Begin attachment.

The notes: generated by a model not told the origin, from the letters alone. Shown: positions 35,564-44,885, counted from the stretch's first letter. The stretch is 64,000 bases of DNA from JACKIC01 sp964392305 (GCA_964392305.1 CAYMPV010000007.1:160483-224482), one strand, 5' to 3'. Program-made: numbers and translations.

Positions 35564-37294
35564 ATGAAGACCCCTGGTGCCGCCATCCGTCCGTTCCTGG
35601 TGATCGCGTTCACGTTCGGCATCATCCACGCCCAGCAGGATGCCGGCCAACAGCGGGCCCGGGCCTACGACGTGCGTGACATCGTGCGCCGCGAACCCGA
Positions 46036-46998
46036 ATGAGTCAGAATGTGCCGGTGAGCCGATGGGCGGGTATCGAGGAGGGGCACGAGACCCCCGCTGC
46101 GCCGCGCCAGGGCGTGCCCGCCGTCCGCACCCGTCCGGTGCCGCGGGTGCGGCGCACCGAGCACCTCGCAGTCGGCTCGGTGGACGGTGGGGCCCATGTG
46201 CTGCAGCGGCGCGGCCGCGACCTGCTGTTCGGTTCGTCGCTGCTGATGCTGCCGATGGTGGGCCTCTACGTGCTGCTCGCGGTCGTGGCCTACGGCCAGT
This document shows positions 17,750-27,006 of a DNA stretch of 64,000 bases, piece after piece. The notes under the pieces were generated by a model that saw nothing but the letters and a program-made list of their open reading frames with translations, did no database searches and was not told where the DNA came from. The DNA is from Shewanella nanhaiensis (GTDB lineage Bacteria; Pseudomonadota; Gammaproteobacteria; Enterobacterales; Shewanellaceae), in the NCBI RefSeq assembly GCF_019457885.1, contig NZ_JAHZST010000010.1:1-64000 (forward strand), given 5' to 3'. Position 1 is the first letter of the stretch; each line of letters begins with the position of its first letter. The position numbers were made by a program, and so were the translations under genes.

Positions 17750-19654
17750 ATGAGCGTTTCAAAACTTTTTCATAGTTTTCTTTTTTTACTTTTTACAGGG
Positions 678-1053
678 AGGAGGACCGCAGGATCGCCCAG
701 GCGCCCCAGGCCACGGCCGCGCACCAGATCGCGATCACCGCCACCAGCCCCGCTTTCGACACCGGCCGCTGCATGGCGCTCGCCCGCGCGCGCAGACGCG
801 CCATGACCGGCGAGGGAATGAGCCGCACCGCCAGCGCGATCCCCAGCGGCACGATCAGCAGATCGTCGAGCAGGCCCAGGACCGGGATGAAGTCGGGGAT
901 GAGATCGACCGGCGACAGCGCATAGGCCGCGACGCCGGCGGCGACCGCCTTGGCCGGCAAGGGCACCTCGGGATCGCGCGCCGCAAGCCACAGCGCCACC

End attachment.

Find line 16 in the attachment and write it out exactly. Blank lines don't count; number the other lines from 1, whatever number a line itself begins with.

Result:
901 GAGATCGACCGGCGACAGCGCATAGGCCGCGACGCCGGCGGCGACCGCCTTGGCCGGCAAGGGCACCTCGGGATCGCGCGCCGCAAGCCACAGCGCCACC